Why the Faith Based Community should support Prop. 98, the California Property Owners and Farmland Protection Act
- Threat is Real – According to the Institute for Justice, a non-profit organization that litigated the U.S. Supreme Court’s Kelo v. New London case, “…California is one of the biggest abusers of eminent domain in the country.”
- Places of Worship Are Threatened – Since places of worship do not pay taxes or generate sales tax revenue, they are particularly vulnerable to redevelopment programs that seek to replace places of worship with revenue generating ventures. Property owned by the Cottonwood Church in Cypress, CA was threatened with condemnation in order to build a tax generating Costco instead. And, in 2006, the Long Beach Redevelopment Agency voted to condemn the Filipino Baptist Church to build condominiums. While both of these projects were abandoned, and the property returned to the church, the threat to any church property is very real.
- Only Ballot Measure to Protect All Property – Proposition 98 will be the only eminent domain ballot measure to appear on the June 2008 ballot that protects all private property, including places of worship and related properties that support their ministries, from government profiting by seizing property from one private property owner and giving it to another private entity.
- Provides Full Compensation – Proposition 98 is the only measure that provides full compensation, even when property is seized for public projects. Lifts the $10,000 cap on reimbursable expenses associated with legal or other expenses. Property owners will be compensated for all reasonable costs associated with moving, loss of business, and reestablishment of the institution of faith. Should a public agency take immediate possession of property (“quick take”), the owner is entitled to prompt release of the money offered while keeping the right to challenge the agency’s offer, and its right to take the property.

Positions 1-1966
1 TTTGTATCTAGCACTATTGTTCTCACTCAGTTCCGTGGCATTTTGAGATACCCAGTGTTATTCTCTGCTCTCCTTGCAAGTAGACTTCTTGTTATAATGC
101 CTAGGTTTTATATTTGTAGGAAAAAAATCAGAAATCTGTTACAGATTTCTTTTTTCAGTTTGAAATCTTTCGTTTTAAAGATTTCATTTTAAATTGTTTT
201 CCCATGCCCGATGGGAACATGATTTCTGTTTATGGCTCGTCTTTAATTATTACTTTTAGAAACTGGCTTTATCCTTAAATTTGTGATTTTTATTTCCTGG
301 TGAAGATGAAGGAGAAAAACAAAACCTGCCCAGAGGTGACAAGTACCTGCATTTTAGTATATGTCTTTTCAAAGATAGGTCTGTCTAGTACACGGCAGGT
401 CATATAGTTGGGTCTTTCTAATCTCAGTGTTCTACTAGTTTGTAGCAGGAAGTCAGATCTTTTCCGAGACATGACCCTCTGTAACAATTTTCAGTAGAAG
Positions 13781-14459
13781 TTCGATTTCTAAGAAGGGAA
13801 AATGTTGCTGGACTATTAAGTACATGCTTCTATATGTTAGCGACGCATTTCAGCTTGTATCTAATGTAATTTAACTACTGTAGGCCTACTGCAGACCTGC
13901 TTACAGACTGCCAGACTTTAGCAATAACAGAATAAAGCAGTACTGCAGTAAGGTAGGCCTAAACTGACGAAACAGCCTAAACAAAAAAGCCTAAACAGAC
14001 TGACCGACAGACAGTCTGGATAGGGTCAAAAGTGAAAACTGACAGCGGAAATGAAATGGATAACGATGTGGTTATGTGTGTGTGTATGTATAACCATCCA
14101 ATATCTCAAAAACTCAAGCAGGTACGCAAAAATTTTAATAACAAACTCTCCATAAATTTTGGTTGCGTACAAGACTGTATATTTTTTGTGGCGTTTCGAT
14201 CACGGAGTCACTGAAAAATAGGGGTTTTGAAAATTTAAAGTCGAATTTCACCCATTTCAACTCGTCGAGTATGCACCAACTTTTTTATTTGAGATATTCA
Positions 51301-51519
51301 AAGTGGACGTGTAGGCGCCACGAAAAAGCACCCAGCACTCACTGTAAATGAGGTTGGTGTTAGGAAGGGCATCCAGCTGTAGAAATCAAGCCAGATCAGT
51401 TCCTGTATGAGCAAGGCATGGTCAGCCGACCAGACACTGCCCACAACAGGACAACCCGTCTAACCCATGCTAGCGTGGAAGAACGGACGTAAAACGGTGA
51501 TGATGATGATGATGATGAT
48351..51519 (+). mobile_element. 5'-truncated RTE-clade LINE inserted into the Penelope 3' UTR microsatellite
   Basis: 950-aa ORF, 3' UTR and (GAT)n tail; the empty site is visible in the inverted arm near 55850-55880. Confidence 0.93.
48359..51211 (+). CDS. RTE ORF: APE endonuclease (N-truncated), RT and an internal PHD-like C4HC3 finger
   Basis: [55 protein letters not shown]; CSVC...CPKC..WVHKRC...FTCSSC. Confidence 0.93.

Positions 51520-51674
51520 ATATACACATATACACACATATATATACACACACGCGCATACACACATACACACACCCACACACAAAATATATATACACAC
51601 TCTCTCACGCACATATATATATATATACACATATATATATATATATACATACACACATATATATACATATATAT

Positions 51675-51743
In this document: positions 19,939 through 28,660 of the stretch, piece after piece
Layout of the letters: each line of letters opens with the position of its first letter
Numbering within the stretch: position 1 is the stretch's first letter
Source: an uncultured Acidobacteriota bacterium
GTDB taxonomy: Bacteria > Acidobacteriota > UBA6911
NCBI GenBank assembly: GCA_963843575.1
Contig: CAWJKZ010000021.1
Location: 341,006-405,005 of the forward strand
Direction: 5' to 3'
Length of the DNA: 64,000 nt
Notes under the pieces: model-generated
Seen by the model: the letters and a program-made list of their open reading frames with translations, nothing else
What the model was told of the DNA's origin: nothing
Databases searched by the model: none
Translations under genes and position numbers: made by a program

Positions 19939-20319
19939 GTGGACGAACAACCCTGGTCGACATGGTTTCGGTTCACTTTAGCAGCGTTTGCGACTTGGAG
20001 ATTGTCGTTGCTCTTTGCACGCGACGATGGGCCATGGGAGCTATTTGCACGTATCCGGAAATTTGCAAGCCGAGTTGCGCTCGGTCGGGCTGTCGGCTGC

- Abandonment Clause – It is the only measure that includes a provision that requires a public agency to return the seized property to its original owner if the public project is ever abandoned. Under this provision, property would also be taxed at the pre-condemnation value.
- Limited Cost to Taxpayers – According to the Legislative Analyst’s Office the “fiscal effect on most governments probably would not be significant.”
- Protects Public Projects – Proposition 98 does not limit government’s ability to use eminent domain for public projects like roads, parks and water supply projects, nor does it limit local zoning ordinances and land use decisions, workplace regulations or projects that benefit the health and safety of a community or environment.